LOUISVILLE, Ky. (WHAS/WTVQ) – Senate Minority Leader Mitch McConnell said he believes Kentucky would be in better shape if Gov. Andy Beshear ended $300 weekly federal unemployment benefits.
“There’s no question that is creating a big challenge for Kentucky businesses post-pandemic,” McConnell said after a roundtable discussion with Louisville business leaders Monday.
Less than one week ago, Beshear announced a new incentive program that will provide $1,500 to the first 15,000 Kentucky residents who reenter the workforce between June 24 and July 30.
Beshear said he was not ready to end $300 unemployment checks due to their positive impact on Kentucky’s economy, and said other factors, like child care problems, are causing people not to return to work.
“I want to make sure we can thread the needle,” Beshear said. “Get the people back to work — not punish people in the middle of the summer who don’t have other child care options, but get employers the workers they need — and additional workers will be available as school starts back up again.”
McConnell said Beshear’s incentive program is “more of the same,” saying giving people more money to come back is “part of the inherent problem.”
“I think the simplest way to do it, it’s working in 25 other states — in Tennessee, Missouri, West Virginia, Indiana, Ohio — [is] discontinue the bonus, and I think you’ll see significant numbers of people interested in going back to work,” McConnell said.
Gov. Holcomb withdrew Indiana from federal programs in June. AFL-CIO President Brett Voorhies called the decision “cruel and unnecessary,” and a Marion County court ruled Indiana will immediately resume participating in CARES Act benefits while considering a lawsuit against Holcomb’s decision.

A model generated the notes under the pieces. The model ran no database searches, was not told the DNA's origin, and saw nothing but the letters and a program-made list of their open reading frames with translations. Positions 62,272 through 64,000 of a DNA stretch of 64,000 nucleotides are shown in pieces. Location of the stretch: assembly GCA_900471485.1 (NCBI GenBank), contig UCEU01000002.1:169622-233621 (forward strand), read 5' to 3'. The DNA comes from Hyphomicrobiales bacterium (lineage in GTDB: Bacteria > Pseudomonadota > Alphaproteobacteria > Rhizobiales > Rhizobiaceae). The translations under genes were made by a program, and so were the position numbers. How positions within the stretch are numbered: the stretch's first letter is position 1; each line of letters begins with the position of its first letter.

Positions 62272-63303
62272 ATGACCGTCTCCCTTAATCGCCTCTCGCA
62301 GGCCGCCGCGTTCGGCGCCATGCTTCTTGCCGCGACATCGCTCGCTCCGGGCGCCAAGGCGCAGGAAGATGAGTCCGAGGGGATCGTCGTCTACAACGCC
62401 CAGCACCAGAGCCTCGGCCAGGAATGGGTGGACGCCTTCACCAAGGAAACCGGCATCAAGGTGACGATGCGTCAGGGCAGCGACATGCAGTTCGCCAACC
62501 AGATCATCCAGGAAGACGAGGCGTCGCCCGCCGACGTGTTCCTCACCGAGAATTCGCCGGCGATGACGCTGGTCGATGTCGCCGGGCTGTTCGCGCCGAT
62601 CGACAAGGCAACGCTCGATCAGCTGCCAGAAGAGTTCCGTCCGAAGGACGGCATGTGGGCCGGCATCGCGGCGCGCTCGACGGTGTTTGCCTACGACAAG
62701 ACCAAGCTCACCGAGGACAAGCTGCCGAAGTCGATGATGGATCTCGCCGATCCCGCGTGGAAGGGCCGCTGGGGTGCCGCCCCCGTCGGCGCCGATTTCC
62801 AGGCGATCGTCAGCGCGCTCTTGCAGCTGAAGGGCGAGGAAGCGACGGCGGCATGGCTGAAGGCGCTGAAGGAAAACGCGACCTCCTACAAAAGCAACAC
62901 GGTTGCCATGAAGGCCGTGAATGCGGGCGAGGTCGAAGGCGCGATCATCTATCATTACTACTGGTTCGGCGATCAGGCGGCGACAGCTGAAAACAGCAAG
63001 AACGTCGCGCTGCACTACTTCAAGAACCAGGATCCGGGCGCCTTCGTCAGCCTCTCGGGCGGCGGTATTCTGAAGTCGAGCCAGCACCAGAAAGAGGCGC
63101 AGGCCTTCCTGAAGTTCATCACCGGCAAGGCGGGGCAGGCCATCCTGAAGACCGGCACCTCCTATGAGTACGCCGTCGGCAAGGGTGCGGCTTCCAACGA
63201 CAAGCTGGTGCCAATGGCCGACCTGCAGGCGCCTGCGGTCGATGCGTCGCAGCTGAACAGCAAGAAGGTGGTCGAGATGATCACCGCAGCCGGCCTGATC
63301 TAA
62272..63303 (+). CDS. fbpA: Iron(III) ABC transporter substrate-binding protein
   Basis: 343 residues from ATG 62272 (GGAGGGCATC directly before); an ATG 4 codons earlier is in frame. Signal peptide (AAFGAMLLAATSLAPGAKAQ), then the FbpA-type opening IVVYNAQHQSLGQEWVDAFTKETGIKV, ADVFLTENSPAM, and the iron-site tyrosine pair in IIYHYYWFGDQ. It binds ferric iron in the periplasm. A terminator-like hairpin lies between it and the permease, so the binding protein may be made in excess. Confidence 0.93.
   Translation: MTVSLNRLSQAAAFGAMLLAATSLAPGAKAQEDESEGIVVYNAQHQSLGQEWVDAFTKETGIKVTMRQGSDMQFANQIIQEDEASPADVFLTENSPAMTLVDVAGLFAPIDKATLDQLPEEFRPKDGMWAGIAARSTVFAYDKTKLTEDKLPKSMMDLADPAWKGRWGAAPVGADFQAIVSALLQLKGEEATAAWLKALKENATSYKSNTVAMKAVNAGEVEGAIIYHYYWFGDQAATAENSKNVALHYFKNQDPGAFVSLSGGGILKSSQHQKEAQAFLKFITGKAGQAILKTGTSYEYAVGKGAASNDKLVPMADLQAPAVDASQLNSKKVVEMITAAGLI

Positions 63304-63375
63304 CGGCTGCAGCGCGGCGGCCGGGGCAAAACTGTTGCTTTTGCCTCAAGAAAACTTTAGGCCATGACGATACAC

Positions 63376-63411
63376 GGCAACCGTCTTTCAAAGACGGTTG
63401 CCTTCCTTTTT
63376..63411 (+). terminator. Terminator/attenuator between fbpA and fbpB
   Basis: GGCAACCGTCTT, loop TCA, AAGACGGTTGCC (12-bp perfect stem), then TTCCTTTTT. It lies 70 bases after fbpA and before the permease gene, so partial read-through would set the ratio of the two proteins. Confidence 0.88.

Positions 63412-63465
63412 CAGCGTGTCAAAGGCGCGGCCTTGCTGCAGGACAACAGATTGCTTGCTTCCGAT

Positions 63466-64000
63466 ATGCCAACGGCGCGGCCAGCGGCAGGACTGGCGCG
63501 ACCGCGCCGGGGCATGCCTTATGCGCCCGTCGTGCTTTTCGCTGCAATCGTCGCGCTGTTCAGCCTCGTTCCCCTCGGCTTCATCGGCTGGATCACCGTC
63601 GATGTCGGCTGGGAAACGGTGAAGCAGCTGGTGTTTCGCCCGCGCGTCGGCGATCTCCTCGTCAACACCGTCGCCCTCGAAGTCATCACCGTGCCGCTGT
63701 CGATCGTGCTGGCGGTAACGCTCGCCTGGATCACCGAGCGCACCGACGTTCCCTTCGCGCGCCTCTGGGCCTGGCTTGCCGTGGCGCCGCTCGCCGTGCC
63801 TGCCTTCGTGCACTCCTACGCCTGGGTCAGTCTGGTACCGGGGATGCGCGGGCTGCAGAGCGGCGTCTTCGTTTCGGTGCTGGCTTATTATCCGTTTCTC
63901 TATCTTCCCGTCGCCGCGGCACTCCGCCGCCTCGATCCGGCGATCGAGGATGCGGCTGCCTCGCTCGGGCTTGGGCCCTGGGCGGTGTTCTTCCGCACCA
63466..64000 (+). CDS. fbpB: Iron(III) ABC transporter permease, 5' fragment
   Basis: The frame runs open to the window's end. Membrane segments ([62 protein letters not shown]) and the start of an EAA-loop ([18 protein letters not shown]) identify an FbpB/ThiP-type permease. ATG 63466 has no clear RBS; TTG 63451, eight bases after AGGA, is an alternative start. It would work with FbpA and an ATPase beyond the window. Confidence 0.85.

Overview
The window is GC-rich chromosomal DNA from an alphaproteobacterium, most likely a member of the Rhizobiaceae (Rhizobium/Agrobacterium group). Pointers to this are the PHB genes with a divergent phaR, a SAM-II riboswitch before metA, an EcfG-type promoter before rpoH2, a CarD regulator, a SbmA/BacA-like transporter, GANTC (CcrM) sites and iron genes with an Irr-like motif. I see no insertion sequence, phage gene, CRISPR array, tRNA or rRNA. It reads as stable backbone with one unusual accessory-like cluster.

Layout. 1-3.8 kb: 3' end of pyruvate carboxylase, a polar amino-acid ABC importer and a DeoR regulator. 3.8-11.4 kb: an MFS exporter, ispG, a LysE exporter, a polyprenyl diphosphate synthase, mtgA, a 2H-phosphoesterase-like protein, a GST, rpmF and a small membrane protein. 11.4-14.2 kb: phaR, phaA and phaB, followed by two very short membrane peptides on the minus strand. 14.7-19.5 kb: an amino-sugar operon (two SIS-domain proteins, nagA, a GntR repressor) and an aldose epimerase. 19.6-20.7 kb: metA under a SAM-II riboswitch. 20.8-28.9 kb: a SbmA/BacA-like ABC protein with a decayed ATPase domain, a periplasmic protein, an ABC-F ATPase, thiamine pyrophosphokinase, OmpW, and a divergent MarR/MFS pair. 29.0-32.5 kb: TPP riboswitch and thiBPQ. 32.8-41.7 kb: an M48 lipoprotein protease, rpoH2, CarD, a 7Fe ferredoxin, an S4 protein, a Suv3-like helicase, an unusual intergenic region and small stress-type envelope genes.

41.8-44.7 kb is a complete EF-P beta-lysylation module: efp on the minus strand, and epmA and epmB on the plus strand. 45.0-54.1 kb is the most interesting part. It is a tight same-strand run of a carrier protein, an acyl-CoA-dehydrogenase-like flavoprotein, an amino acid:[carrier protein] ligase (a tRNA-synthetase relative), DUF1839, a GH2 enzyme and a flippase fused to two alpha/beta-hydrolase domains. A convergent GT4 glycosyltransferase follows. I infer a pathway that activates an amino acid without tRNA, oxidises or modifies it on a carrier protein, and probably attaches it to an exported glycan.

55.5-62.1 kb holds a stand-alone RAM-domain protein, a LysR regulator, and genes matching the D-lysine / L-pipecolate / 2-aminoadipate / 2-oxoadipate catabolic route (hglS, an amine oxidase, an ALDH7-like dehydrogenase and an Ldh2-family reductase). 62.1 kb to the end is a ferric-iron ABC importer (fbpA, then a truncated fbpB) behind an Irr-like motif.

McConnell did agree child care issues have impacted the state’s, and nation’s, workforce problems. He said getting kids back to school will greatly help, and said cutting off the $300 checks would be “extremely helpful” in bringing child care centers more employees.
During his incentive announcement, Beshear also said the state has received more than $763 million in federal funds from the American Rescue Plan to provide relief for the state’s child care providers.
After the governor’s incentive announcement, Davasher-Wisdom said GLI was encouraged by the return-to-work incentive and increased funding to help the child care sector, but also pushed for Beshear to end $300 checks.
“We also continue to urge the Beshear administration to opt out of the Federal Pandemic Unemployment Compensation before the current September expiration date to ensure our businesses have the staffing needed to fully reopen and rebound from a challenging year,” Davasher-Wisdom said.
The extra $300 ends nationwide Sept. 6. According to worker advocacy group the National Employment Law Project, the decision by dozens of states to drop weekly federal unemployment benefits will sharply reduce aid for roughly 4.7 million people.